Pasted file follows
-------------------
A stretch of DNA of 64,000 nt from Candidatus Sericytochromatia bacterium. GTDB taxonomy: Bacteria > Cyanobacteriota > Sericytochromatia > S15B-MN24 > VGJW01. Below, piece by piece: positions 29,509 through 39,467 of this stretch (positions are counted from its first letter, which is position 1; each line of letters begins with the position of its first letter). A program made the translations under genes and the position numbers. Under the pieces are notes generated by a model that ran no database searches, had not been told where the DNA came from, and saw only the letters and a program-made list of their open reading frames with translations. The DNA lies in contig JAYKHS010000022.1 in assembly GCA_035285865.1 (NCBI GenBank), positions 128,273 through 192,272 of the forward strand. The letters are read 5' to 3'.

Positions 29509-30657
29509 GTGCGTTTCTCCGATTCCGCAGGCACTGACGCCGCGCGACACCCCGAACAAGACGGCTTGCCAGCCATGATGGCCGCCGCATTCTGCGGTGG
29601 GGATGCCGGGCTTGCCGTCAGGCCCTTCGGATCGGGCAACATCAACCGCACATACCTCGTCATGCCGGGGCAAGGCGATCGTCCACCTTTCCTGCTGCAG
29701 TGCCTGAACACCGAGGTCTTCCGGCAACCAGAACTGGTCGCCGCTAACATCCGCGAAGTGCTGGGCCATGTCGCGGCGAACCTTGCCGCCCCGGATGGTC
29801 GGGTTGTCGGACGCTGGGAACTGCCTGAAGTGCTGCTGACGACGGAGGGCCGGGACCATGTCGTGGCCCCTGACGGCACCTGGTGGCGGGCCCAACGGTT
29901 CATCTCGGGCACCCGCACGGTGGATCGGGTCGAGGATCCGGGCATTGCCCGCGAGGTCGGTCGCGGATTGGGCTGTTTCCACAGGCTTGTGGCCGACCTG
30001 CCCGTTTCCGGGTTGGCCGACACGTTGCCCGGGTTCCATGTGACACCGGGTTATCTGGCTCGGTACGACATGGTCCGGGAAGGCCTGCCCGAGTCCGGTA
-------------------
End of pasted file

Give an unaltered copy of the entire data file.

A stretch of DNA of 64,000 nt from Candidatus Sericytochromatia bacterium. GTDB taxonomy: Bacteria > Cyanobacteriota > Sericytochromatia > S15B-MN24 > VGJW01. Below, piece by piece: positions 29,509 through 39,467 of this stretch (positions are counted from its first letter, which is position 1; each line of letters begins with the position of its first letter). A program made the translations under genes and the position numbers. Under the pieces are notes generated by a model that ran no database searches, had not been told where the DNA came from, and saw only the letters and a program-made list of their open reading frames with translations. The DNA lies in contig JAYKHS010000022.1 in assembly GCA_035285865.1 (NCBI GenBank), positions 128,273 through 192,272 of the forward strand. The letters are read 5' to 3'.

Positions 29509-30657
29509 GTGCGTTTCTCCGATTCCGCAGGCACTGACGCCGCGCGACACCCCGAACAAGACGGCTTGCCAGCCATGATGGCCGCCGCATTCTGCGGTGG
29601 GGATGCCGGGCTTGCCGTCAGGCCCTTCGGATCGGGCAACATCAACCGCACATACCTCGTCATGCCGGGGCAAGGCGATCGTCCACCTTTCCTGCTGCAG
29701 TGCCTGAACACCGAGGTCTTCCGGCAACCAGAACTGGTCGCCGCTAACATCCGCGAAGTGCTGGGCCATGTCGCGGCGAACCTTGCCGCCCCGGATGGTC
29801 GGGTTGTCGGACGCTGGGAACTGCCTGAAGTGCTGCTGACGACGGAGGGCCGGGACCATGTCGTGGCCCCTGACGGCACCTGGTGGCGGGCCCAACGGTT
29901 CATCTCGGGCACCCGCACGGTGGATCGGGTCGAGGATCCGGGCATTGCCCGCGAGGTCGGTCGCGGATTGGGCTGTTTCCACAGGCTTGTGGCCGACCTG
30001 CCCGTTTCCGGGTTGGCCGACACGTTGCCCGGGTTCCATGTGACACCGGGTTATCTGGCTCGGTACGACATGGTCCGGGAAGGCCTGCCCGAGTCCGGTA